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Four Poems

Pied Butcher Bird Flute Solo

I steer at full throttle, the boat lifting up
onto the plane, shooting past
Dead Horse Bay, straight under
the bridge and into the upper reaches
of the river. We glide the surface
of the incoming tide, I want to
make it to my marks on time –
now a great white sponge of fog
has come down around us,
it dampens my hair and suddenly
reduces visibility. I cut the motor
and we drift with the tide which takes
the boat close into the shore.
The river narrows and there’s eucalyptus
in the atmosphere. Silent now
and almost blind. The fog envelops us.
At first, a few wobbly notes
coming from all sides, a deep throated
fluting climbing the bird-scales,
it loops into a theme, then notes cascade
into a melody that drifts over
the silk of the surface, under the rolling
blanket of fog. So lovely a song
it almost sounds like human-whimsy
becoming a liquid bubbling,
almost a blue yodel, the ghost of Jimmy
Rodgers, then fades again.

A few plopping splashes, mullet
hitting the cotton wool air above them
and landing with belly flops.
We drift silently until a cricket
kicks in with a high, nervous drone
for a thin moment. Almost silence awhile
until that murderous avian spirit
player resumes the masterpiece –
now concert flute, mellow toned
with a sort of back-beat, an amplified pulse
underneath its sweet mock caroling.

Brush Turkey In the Cold Room

for Anthony Lawrence

At the Fisherman’s Co-Op
I stand in the cold room and look out the window’s
scale-plastered glass, the river’s being
whipped up by a westerly, chop cuts across
the ferry’s prow and brakes into white spray.

Someone’s hung a no smoking sign in the freezer.
We puffed our way through the best days of our lives,
and shortness of breath didn’t bother us.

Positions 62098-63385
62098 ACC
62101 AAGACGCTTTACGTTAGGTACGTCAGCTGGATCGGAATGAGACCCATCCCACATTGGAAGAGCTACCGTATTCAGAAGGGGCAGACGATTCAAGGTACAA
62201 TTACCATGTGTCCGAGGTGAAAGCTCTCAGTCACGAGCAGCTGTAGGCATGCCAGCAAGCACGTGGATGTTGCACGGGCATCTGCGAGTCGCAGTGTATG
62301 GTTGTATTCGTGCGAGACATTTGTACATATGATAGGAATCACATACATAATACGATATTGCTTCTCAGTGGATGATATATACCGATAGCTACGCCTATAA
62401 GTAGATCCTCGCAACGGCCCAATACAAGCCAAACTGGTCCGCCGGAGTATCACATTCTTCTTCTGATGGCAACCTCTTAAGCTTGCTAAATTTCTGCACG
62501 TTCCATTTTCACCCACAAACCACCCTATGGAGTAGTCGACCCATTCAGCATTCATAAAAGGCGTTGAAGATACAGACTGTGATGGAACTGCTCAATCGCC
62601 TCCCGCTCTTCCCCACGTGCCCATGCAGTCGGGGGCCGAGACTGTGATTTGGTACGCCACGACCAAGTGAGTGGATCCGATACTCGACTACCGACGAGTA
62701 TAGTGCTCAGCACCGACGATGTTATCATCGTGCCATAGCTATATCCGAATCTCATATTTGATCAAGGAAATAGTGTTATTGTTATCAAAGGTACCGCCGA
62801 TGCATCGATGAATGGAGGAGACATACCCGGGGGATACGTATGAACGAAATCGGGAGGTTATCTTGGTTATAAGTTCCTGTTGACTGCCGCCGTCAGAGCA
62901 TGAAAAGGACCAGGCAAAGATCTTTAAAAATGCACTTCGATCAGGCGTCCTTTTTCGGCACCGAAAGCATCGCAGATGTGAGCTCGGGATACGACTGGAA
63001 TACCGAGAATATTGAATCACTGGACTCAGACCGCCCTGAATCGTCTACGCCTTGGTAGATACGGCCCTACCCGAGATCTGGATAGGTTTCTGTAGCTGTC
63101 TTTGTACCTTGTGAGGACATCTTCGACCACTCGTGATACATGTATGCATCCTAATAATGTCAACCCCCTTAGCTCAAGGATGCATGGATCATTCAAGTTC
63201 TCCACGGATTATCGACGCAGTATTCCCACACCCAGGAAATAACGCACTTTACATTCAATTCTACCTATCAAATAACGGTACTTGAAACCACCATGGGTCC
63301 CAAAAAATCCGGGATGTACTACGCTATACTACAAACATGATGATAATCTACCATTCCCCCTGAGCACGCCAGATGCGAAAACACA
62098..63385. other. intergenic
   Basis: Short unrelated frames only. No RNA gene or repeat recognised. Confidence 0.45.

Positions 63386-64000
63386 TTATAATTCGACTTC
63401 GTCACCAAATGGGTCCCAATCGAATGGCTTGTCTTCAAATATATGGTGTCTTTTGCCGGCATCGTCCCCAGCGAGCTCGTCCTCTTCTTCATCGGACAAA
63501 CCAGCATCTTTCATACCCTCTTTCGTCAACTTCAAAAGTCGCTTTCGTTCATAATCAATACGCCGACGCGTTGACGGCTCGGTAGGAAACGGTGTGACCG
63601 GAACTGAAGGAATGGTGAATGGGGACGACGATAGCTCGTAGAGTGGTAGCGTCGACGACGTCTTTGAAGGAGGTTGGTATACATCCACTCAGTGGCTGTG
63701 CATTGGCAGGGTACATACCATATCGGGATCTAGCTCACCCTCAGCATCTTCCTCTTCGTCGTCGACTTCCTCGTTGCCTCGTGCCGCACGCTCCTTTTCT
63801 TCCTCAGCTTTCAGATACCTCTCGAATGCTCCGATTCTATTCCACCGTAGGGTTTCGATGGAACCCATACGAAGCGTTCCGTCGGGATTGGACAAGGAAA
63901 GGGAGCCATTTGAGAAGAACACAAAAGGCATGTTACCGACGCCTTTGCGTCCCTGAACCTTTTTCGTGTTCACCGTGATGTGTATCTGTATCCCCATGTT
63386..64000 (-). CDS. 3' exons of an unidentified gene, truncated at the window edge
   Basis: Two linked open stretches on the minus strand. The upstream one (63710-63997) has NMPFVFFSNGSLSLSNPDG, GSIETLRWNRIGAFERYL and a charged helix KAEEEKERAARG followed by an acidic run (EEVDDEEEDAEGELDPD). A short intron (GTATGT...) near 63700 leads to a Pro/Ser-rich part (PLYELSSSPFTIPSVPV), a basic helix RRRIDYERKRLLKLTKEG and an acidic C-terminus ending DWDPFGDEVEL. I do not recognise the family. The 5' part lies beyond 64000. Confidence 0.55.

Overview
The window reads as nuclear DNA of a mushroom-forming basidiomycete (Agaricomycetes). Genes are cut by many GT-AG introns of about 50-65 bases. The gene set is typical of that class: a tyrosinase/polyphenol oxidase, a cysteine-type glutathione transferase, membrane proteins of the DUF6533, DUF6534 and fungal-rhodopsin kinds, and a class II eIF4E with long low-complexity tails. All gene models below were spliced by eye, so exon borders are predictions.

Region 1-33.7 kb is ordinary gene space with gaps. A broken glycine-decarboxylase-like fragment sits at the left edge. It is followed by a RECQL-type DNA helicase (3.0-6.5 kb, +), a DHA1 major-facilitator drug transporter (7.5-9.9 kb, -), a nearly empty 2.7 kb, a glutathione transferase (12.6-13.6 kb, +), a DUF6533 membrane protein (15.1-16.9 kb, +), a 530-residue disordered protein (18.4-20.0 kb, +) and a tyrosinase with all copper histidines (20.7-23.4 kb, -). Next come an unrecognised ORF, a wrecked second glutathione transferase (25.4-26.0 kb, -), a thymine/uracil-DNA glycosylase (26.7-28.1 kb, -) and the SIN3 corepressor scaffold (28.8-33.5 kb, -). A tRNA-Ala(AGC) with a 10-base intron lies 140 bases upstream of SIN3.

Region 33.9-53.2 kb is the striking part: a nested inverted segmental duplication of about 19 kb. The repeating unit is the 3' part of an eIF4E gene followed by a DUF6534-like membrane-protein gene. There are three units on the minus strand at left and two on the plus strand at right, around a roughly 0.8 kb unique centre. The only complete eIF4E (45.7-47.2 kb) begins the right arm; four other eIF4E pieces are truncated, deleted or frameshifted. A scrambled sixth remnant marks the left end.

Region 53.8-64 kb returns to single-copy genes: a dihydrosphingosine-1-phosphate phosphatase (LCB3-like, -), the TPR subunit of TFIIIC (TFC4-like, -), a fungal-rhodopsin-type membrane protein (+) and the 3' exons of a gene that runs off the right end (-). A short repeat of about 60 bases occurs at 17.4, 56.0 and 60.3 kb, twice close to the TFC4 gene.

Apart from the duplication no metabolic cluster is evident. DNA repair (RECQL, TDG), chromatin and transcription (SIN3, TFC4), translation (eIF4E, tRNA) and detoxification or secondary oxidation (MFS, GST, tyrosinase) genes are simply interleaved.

Dutch walks up from the pontoon with a box
of dusky flathead, the neon light from the hood
of the freezer flares all around his hair –
He’s a classic cast the net on the other side
sort of bloke – he shovels flakes of ice
onto his catch, then lights up a rollie, at 50
he’s still strong as a White Ox – ‘We spend our life
waiting – lines, fish, love and money and in no order,
whatever comes up first’ – he repeats every time he drinks.

A brush turkey walks into the cold room,
glances sideways, and stupidly, senses no danger –
Dutch keeps shoveling ice – its tail a black fan
vertically held, its wattle bright as orange antifouling paint.

Death of a Cat

Siamese seal-pointer, ghost cat.
My familiar and killer,
sleeper under covers.
A true carnivore
devoured hundreds of pilchards
maybe thousands,
and many baby brown snakes.

That pair of kingfisher bodies.
First the pale female,
jumped and tortured.
Then the male
who returned to help his mate
and met death by tooth and claw.

Roller of lizards and skinks,
blue-eyed and sleek.

Bully-boy with a foul tongue,
most articulate at night.
Shiny, cream-furred cuddler,
brown-eared stalker.
Attention seeker and bird watcher.
My wife’s tormentor.

The one who ate a dozen
live garfish whole,
stolen from the bait-tank.
Taut-bodied, razor-footed climber
with sprung-rhythm.
Stuck among branches yowling.

Ripping the chairs apart,
while purring for praise.
A ‘legend’ according to my son,
to my wife, a demented prowling beast

My darling and terrible
King Tut, who prowled here
for eighteen years, before The Mower
cut out his kidneys.

Praise and Its Shadow

Standing on this rocky shore
at the end of the point, sun’s
hitting sandstone escarpments as it sinks,
colouring everything red –
I watch the felty black surface
of the river carrying pelicans
downstream to the mouth.
I could easily disappear into
this landscape, become
a fisherman again and work
the tide through the moon’s cycles
and its darks, pierced with stars –
A local Novalis, courting
the night itself – my nets always
coming in without a catch,
at dawn each new day my head full
of emptiness, nothing there
but love for the long, echoing darkness.

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When the pub became overcrowded with tossers from North Sydney, we’d head over to Spanky’s with a case of beer and settle in for the rest of the night. He had a huge plasma TV and a lethal sound system. He’d pass around joints like he was dealing out poker cards, even when we couldn’t afford to buy anything. He’d let us use his computer to surf porn sites and to download acid jazz. 
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